There are many distinctive black hairstyles today: styles such as braids, afros, and bantu knots are just some of the most common.
In African American culture, there has always been a certain emphasis on the importance of hair, especially when to comes to black women. These women are known for investing copious amounts of time and money into their hair, the same was for traditional African tribes.
“Just about everything about a person’s identity could be learned by looking at the hair,” says journalist Lori Tharps, who co-wrote the book Hair Story.
African tribes would use hairstyles as a form of communication. Hairstyles could exemplify age, marital status, ethnic identity, religion, wealth, family background, tribe, and social rank. For example, in the Wolof tribe (in modern Senegal and The Gambia), young women would shave a portion of their hair to tell the bachelors that they were single and available. When men from the Wolof tribe went to war, they wore a braided style. Women in mourning would adopt a subdued style, considered unattractive to men.
Just as hairstyles in societal ranks, the aesthetic of hair was also important. According to Sylvia Ardyn Boone, an anthropologist specializing in the Mende culture of Sierra Leone, “West African communities admire a fine head of long, thick hair on a woman. A woman with long thick hair demonstrates the life force, the multiplying power of profusion, prosperity, a ‘green thumb’ for bountiful farms and many healthy children”.
However, there was more to being beautiful than having long tresses, hair also had to be neat, clean, and arranged in a certain style. Some tribes adorned the hair with ornaments such as beads and cowrie shells. These elaborate styles shed a likeness of modern African American culture today with protective styles like braids, twist, fro-hawks, and early forms of bantu knots.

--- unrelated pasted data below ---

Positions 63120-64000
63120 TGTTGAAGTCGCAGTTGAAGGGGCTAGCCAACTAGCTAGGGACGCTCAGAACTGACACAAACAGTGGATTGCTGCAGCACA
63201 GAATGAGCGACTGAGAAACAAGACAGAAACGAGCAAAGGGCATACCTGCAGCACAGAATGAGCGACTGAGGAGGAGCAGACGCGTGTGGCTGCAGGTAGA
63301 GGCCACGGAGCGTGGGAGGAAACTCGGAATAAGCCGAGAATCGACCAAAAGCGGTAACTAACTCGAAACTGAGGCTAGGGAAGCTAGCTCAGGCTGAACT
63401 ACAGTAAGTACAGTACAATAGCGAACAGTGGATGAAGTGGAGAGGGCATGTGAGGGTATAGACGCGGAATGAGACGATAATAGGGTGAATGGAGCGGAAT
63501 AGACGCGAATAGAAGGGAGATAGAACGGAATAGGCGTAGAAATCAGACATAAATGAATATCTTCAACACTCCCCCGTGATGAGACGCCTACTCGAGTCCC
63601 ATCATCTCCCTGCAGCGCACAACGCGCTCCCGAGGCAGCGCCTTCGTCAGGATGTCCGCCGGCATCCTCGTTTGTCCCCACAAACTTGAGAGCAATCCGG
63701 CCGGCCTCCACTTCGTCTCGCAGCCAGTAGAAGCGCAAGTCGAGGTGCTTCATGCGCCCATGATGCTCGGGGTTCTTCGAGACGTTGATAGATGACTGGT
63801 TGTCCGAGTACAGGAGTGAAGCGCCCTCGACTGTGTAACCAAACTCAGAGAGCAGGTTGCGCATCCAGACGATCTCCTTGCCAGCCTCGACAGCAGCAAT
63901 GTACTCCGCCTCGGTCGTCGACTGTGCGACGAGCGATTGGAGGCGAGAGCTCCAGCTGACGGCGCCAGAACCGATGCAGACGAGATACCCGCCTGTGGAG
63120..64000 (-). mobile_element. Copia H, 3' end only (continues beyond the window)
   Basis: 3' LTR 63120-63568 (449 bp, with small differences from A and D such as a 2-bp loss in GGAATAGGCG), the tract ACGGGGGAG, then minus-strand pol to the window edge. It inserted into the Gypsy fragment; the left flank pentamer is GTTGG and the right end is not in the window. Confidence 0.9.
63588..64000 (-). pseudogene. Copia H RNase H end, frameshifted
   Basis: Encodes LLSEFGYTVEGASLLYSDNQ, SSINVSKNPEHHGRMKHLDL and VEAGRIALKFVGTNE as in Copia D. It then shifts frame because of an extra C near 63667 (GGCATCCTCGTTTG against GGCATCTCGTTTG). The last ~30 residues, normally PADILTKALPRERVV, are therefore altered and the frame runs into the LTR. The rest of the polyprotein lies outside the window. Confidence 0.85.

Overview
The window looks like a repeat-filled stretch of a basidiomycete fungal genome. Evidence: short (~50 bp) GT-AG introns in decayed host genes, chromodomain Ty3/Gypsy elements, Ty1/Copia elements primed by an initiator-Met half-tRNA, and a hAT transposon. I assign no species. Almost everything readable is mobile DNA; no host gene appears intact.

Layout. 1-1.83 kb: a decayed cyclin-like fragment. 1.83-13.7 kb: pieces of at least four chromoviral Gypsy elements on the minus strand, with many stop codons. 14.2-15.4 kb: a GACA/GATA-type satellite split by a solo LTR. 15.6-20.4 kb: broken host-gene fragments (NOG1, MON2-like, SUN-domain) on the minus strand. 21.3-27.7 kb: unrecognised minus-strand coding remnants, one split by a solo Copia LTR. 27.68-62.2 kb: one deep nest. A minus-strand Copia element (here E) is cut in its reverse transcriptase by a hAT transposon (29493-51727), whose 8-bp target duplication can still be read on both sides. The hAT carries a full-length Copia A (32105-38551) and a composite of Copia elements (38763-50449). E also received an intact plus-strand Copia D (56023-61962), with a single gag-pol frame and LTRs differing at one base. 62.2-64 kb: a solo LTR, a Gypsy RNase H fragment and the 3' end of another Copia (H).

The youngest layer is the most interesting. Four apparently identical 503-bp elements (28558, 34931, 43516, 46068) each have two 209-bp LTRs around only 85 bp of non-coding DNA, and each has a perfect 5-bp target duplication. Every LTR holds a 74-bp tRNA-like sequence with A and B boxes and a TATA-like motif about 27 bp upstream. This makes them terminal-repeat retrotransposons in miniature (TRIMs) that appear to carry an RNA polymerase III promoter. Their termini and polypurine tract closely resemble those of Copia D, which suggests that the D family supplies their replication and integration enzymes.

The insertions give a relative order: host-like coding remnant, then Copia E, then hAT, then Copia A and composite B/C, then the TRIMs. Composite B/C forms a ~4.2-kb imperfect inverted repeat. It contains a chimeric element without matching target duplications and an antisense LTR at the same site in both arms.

Hair was also thought to have a spiritual significance. Many Africans believed it was a way to communicate with the Divine Being. This could shed light on African American hair culture, and important aspects of black identity.
During the institution of slavery, slave masters described slaves’ hair texture as “woolly” and other descriptors that likened them to animals. Throughout centuries black people have been regularly dehumanized because of their hair texture. Much of this dehumanization was internalized, after seeing that those with “straight hair” were afforded better opportunities.
Thus begun the act of both African American women and men straightening their hair, by either chemical processes or heat. Many African Americans still straighten their hair today, some do it out of efficiency or other personal reasons. Many African Americans have also decided to go “natural,” which has recently been popularized. Either way, natural or straightened, black hair has a long and lustrous history, a history that showcases why hair in the first place is such a large part of African American culture.